Diplax albrifrons Charpentier, 1840. This was listed for the state by Selys & Hagen (1850*), Hagen (1861, 1863, 1874, 1875) and Banks (1892). Ris (1911) synonymized it with Sympetrum ambiguum.

Erythemis haematogastra (Burmeister 1839). This was listed for the state by Hagen (1861*, 1863,1874). Hagen (1874) quotes a communication from Abbot: “. . . saw a male in the coll of Mr. Escher Zollikofer in the Zurich Museum.” Hagen (1875) stated: “one male by Abbot; locality still doubtful.” Kirby (1890), Muttkowski (1910) and Ris (1910), repeated Hagen’s statement. Kennedy (1923) stated in a footnote that Williamson, in a personal communication, doubts the Georgia record. NW&M (2000) mentioned the original Hagen record and stated “it has not been reported subsequently from the state of Georgia.” The species ranges from Cuba, Jamaica, and Mexico south to Paraguay. We remove it from the list.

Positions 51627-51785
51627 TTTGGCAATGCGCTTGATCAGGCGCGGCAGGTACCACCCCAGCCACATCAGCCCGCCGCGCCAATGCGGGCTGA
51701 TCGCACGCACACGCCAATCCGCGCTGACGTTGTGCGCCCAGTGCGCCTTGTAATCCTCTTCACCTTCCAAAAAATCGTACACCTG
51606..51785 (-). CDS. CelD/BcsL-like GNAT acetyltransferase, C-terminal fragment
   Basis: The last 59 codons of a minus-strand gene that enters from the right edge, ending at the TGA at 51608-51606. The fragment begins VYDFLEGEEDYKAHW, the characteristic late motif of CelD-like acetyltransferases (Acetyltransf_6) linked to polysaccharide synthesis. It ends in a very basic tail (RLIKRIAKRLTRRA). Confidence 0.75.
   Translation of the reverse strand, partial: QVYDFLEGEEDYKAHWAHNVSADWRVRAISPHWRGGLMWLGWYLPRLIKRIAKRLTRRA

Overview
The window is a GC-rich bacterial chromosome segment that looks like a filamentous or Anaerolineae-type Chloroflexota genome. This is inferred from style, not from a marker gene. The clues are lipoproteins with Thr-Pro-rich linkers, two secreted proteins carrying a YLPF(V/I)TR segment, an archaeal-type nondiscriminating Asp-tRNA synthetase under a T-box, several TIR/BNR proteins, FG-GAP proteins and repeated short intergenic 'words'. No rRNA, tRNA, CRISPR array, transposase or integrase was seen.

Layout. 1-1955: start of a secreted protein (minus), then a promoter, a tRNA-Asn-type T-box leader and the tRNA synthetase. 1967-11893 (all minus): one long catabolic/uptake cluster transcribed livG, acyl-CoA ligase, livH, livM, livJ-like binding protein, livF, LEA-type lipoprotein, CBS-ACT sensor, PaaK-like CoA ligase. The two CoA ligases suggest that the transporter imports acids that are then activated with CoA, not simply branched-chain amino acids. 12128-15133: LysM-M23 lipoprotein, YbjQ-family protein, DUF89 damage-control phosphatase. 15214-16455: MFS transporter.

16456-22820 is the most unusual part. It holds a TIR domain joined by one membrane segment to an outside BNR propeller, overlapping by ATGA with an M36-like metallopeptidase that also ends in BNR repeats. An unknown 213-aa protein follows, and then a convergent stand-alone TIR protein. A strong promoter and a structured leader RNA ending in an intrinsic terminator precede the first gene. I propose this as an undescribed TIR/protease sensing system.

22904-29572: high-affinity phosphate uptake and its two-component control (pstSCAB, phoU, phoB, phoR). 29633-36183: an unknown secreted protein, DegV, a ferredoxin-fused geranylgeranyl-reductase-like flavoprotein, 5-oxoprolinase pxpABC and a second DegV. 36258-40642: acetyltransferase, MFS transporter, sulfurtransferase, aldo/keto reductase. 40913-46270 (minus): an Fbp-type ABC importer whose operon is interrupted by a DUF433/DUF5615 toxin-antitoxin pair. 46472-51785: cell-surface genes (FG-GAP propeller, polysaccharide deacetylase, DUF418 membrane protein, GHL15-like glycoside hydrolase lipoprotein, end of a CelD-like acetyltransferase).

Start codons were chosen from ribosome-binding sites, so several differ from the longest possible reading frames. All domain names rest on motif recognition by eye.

Erythrodiplax umbrata (Linnaeus, 1758). Band-winged Dragonet. This was listed for the state by Hagen (1861*, 1863, 1868, 1875), Banks (1892), Calvert (1906), Muttkowski (1910), Ris (1911), N&H (1929), Byers (1930), Borror (1942), N&W (1955), NW&M (2000), and Donnelly (2004b). All of these refer to one male of unknown locality recorded by Abbot in the early 19th century. Dunkle (1989) reports no records north of Highlands County in Florida.

Ladona exusta (Say 1839).  This was listed for the state by Calvert (1893*), Ris (1910), N&W (1955). Prior to Bennefield (1965) coloration was the primary means of identifying the species of Ladona, thus some misidentifications probably occurred. This species is northern in range (see range maps of Bennefield, 1965; Dunkle (2000), and Donnelly (2004b)) A Georgia record would be unlikely. This record probably refers to L. deplanata.

Libellula bifasciata Fabricius 1772. This was mistakenly synonymized with Libellula pulchella by Calvert (1898). According to NW&M (2000) it is really a synonym of L . semifasciata. Garrison (1991-2004) also comments about this.